The Vauxhall Grandland X’s 514-litre boot is easy to access thanks to the big, wide, and square tailgate. A Peugeot 3008 is marginally bigger with the seats in place, but fold things flat and the load bay booms to 1,652 litres – two litres more than you’ll find in the Peugeot, and almost as much as some cars in the class above. A Kia Sorento, for example, provides a 1,732-litre load bay with all five of its rear seats folded flat. 


How much your Vauxhall Grandland X can tow will depend on which engine you choose. The basic 1.2-litre (130ps) turbo models will tow a 1,350kg braked trailer, reduced to 1,100kg if you go for the automatic model.

The 1.5-litre diesels – with their punchier engines and improved torque – are better, boasting 1,400kg and 1,200kg maximums for the manual and auto models respectively. Go for the range-topping 2.0-litre diesel and you can tow up to two tonnes.

Reliability and Safety

The Vauxhall Grandland X uses a tried and tested platform, and was awarded a five-star crash test score

The concept of platform sharing has significantly boosted reliability and safety in recent years. Such is the case with the latest Vauxhall Grandland X, which shares its underpinnings and many parts with the excellent Peugeot 3008 SUV.

As such, both cars gained a full five-star Euro NCAP crash test rating when they were tested in 2016 (Peugeot) and 2017 (Vauxhall) – with solid scores across the board. The Vauxhall gained an 84 per cent rating for adult occupant protection, and 87 per cent for child occupant protection. Pedestrian protection was rated at 63 per cent, while the Grandland X was given a 60 per cent score in the safety assist category. Whichever way you look at it, Vauxhall’s largest SUV is a safe family car. 

The Grandland X was too new to feature in our 2018 Driver Power owner satisfaction survey, but the firm didn’t score particularly well in the overall manufacturer’s table. Vauxhall came 22nd out of 26 makers – with just Fiat, Renault, Citroen and Dacia languishing behind. Honda, Nissan, Volkswagen and Skoda all placed in the top 10.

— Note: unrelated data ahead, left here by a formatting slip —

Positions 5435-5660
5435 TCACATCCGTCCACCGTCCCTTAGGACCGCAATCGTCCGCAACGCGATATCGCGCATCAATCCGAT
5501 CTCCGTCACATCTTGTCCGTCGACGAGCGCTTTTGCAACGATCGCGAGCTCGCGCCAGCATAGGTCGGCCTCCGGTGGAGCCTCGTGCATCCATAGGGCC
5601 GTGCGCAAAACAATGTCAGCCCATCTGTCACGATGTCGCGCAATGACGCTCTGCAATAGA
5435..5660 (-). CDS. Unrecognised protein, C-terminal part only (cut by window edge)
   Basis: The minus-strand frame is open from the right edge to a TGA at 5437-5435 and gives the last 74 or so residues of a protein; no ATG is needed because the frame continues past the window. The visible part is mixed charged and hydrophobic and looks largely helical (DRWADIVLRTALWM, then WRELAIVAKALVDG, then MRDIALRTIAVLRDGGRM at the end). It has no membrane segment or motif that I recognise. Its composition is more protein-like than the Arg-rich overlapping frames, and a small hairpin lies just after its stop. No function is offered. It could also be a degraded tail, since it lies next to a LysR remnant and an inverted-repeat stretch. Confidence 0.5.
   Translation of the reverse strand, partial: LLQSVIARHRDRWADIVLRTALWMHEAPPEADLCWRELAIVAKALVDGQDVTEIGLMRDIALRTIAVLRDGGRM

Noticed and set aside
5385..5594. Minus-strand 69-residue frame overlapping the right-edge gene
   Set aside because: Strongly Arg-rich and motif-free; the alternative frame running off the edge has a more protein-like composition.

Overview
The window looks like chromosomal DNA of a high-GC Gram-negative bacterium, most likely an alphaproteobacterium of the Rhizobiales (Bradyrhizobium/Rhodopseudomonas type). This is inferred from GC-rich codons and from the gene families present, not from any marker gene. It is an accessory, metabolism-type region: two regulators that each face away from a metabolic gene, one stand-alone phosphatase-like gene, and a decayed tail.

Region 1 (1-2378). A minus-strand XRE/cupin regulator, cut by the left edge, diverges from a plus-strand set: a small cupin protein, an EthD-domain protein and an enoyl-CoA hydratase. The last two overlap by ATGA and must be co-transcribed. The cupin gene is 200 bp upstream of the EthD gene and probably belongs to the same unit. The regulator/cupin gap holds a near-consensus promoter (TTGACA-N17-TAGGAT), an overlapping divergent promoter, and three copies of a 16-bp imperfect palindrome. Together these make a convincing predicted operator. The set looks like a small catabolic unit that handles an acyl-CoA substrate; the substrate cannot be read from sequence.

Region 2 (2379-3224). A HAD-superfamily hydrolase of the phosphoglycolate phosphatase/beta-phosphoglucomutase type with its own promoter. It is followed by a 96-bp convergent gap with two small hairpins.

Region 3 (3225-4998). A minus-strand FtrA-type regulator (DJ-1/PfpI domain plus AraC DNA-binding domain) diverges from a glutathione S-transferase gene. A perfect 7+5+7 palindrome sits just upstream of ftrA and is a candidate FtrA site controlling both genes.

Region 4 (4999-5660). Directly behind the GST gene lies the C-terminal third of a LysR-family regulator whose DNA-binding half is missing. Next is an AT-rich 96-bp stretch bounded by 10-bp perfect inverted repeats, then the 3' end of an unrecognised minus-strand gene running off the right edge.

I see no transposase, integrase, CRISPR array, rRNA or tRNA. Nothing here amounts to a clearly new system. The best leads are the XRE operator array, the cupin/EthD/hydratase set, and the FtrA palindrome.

That said, the Peugeot 3008 was crowned Britain’s best car to own – placing first overall and ahead of the Kia Niro, Alfa Romeo Giulia and Toyota Prius. This bodes well for the Grandland X, as the two cars share so many parts.


Vauxhall’s old seven-year warranty is no longer applicable to its new cars, which means all Grandland X SUVs come with a three-year/60,000-mile guarantee. While it’ll be of little consequence to many motorists, Vauxhall actually offers that warranty without a mileage cap for the first year. So, if you were to cover 80,000 miles in the first 12 months, for example, your car would still be covered.

The policy is competitive, if not class leading. Kia continues to offer a seven-year/100,000-mile warranty, while Hyundai’s five-year/unlimited-mileage deal is particularly appealing for higher-mileage motorists.


Bizarrely – and despite using the same engine and platform – the Vauxhall Grandland X requires less frequent servicing than its Peugeot 3008 cousin. For example, petrol Grandland X models fitted with the 1.2-litre turbo engine require servicing only every 16,000 miles (or one year), whereas the 3008 will need to be booked in every 10,000 miles.

Both Vauxhall and Peugeot offer monthly servicing deals. Both start from around £13-15 per month, and can be adapted depending on your projected mileage. If you want to pay for your services in one lump sum, the minor (around £159) and major (around £249) check-ups are priced accordingly.

Last updated: 
3 Oct, 2018
For more breaking car news and reviews, subscribe to KinyuKinr - available as a weekly magazine and on your iPad. We'll give you